I've spoken before about my desire to see/write more ambiguous villains. Maybe ambiguous is not the right word. But although I read or watch a story about the Big Bad (Voldemort, The Emperor from the Fables comics, Ma'ar and his incarnations in the Valdemar/Velgarath books), and greatly enjoy--can't wait for the next Valdemar book--when I am writing a story, I like to play with the idea of what's "evil".
Some books can have the flat-out evil villain whose only goal is world domination for the sake of world domination, and there are flat-out evil villains who want world domination for some other reason, but I like to work on a small scale, and play with the villains who have reasons for what they do and don't necessarily see themselves as a villain. Where even the hero or the reader wouldn't always call them a villain.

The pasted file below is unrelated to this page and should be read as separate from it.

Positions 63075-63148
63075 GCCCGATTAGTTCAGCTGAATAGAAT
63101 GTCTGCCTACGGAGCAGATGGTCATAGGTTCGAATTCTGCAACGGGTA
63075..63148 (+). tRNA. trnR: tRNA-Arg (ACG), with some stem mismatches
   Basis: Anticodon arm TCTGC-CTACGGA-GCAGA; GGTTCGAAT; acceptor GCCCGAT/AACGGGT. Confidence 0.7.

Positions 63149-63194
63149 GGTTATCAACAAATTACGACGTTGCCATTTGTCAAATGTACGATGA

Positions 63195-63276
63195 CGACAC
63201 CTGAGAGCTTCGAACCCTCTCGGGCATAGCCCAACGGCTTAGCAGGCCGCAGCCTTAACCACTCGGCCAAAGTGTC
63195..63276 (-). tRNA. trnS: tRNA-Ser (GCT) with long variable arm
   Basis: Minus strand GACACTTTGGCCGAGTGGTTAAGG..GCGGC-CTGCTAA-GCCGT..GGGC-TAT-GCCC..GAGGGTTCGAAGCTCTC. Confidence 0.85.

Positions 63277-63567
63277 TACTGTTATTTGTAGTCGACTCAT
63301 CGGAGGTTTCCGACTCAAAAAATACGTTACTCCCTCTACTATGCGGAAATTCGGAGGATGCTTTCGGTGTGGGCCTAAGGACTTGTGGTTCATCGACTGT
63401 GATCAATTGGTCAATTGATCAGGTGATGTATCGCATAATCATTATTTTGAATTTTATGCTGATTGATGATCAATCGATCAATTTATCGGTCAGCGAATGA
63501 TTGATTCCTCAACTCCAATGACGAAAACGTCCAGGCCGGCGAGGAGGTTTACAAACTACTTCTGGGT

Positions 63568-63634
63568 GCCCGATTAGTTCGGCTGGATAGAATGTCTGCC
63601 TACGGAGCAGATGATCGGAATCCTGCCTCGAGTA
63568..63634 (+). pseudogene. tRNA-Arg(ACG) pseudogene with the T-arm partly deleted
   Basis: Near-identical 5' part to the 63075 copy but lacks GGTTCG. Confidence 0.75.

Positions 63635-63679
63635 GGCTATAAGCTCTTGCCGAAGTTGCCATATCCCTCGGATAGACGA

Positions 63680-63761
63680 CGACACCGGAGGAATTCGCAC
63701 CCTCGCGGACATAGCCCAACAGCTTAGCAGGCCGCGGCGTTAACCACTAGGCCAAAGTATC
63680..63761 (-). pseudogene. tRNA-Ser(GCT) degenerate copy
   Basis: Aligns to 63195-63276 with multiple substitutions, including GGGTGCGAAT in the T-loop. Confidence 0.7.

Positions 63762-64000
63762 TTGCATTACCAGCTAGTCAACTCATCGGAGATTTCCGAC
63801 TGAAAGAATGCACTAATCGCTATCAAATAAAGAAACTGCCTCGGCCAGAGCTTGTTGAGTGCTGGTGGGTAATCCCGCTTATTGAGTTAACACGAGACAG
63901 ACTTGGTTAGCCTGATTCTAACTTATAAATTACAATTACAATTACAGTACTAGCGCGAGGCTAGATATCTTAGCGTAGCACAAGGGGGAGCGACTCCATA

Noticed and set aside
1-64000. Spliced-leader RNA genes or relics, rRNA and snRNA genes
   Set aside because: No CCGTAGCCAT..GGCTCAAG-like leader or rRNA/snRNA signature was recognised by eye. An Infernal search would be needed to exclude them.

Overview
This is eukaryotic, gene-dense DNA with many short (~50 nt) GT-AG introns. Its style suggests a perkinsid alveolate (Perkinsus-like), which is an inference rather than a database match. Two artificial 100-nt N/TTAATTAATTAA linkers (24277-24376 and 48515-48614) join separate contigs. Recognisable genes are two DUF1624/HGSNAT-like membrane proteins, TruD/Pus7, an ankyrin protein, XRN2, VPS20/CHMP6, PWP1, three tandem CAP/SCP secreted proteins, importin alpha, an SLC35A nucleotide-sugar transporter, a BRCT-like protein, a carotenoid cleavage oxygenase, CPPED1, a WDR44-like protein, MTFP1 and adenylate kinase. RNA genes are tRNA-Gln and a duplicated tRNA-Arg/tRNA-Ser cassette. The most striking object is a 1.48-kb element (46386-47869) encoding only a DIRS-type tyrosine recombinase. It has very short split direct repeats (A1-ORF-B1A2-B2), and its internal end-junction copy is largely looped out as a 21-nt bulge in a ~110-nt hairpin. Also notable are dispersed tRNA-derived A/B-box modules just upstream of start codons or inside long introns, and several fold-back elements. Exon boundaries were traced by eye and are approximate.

Shades of grey...if you can have heroes who are not particularly heroic, or don't want to be anyway, and who may have issues with morality, why can't the reverse be true as well?
Bookview Cafe, a site that brings together the thoughts and opinions of a number of authors, included a recent post that talked about some of the same ideas. by Sherwood Smith looks at the central conflict of heroes and villains, and the discussion that follows includes a bonus!Avatar: The Last Airbender comment.
There is also an earlier Bookview post by Smith that starts off this conversation.
"Villains are the heroes of their own stories."
What do you think?